I am a historian of ancient philosophy, with a focus on the history of Platonism. I have also strong interests in Greek literature, especially tragedy, and Greek religion. I was educated at University of Marburg and at Cambridge University, where I received my Ph.D. in Classics in 1984. After a Junior Research Fellowship at Caius College, Cambridge, I taught briefly at UT Austin and for six years at the Freie Universität Berlin. I joined the Princeton faculty in 1996. From 2006 to 2010 I served as Master of Forbes College.
My main publications are a reconstruction and interpretation of a sixth century anti-Aristotelian treatise, written by the Christian philosopher John Philoponus, and a study of the function of the gods in Euripidean tragedy. Most recently, I have edited volumes on such diverse topics as mysticism, Aristotle's cosmology, and the cult of Dionysus. My current researches focus on the history of Neoplatonism, on the development of the concept of evil in antiquity, and on pseud-epigraphical philosophical letters (Plato, Aristotle).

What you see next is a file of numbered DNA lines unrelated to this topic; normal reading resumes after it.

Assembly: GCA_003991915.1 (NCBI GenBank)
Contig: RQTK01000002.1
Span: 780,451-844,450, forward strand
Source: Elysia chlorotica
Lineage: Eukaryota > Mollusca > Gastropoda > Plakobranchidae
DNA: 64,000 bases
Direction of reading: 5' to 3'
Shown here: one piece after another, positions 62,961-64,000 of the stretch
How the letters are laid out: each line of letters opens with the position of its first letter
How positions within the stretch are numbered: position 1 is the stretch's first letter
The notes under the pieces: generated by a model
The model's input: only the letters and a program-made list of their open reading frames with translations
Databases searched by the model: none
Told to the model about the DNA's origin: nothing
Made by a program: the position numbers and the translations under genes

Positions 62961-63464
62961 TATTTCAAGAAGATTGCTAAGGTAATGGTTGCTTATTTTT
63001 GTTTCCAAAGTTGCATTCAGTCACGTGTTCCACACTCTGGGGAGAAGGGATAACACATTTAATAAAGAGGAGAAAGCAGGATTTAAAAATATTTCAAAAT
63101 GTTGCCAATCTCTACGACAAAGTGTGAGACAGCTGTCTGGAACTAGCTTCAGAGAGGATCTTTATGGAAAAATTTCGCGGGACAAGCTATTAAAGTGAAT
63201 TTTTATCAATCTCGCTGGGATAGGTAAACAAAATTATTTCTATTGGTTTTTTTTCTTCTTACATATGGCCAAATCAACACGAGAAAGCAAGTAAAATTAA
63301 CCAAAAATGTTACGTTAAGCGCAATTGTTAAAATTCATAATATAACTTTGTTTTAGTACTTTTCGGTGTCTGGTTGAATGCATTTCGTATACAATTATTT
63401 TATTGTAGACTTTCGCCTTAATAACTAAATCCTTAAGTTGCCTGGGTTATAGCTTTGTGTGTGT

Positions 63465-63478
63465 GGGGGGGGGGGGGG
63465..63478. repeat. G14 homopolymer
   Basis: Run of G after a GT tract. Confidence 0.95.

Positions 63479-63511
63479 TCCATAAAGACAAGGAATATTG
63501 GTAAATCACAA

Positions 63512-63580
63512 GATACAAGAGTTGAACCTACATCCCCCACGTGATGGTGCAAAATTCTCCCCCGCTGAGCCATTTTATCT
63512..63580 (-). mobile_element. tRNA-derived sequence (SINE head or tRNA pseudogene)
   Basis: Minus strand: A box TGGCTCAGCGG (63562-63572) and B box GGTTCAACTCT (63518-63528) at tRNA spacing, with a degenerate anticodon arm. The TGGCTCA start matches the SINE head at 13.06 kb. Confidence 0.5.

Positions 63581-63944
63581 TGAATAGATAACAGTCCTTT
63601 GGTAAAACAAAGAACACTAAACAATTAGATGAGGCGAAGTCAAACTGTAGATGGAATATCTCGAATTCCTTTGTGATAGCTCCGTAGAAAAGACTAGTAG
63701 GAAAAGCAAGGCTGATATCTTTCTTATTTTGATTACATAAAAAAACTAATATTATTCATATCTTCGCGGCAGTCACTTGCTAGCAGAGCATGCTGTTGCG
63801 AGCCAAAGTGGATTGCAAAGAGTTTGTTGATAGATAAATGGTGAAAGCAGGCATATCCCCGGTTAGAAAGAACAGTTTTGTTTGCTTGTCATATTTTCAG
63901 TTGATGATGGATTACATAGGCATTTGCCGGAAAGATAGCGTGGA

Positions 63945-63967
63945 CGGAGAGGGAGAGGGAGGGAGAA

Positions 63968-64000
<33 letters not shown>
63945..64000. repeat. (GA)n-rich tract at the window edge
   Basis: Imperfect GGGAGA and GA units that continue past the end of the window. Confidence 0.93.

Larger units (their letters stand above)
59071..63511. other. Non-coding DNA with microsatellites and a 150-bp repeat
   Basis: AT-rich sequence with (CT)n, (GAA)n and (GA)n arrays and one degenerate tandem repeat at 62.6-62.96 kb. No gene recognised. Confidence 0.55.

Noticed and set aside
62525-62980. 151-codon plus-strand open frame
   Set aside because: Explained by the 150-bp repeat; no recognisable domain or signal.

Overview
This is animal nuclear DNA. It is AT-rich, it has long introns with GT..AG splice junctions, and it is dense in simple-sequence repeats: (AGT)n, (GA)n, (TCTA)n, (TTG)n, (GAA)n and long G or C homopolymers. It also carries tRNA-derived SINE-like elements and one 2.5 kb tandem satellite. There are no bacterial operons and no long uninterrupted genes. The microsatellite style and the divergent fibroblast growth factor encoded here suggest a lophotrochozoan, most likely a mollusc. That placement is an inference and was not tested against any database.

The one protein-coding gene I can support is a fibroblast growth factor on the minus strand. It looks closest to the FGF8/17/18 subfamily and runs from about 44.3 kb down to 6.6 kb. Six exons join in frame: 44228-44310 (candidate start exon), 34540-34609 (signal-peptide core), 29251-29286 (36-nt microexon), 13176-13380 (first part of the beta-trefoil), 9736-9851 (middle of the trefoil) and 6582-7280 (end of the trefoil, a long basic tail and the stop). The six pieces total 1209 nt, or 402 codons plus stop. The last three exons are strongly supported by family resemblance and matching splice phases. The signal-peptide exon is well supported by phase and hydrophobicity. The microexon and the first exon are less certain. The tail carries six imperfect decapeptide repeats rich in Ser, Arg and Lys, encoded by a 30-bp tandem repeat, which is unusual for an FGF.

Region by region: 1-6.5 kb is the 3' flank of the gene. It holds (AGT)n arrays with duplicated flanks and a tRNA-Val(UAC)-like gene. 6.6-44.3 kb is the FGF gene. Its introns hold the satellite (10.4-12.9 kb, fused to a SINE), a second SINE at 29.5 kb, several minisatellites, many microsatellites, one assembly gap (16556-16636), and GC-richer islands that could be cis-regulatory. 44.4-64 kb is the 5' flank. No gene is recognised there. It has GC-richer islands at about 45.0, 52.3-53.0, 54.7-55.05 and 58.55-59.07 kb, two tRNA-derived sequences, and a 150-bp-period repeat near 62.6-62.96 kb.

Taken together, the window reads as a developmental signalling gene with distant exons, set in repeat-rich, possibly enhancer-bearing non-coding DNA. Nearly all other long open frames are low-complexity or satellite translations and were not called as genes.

In addition to my research and teaching, I am serving as director of Princeton's Program in Hellenic Studies and as co-editor of two monograph series, Philosophia Antiqua (Brill) and Studien und Texte zu Antike und Christentum (STAC, Mohr-Siebeck). Together with Markus Asper, Berlin, I am also editing APEIRON, an international journal for the history of science and philosophy.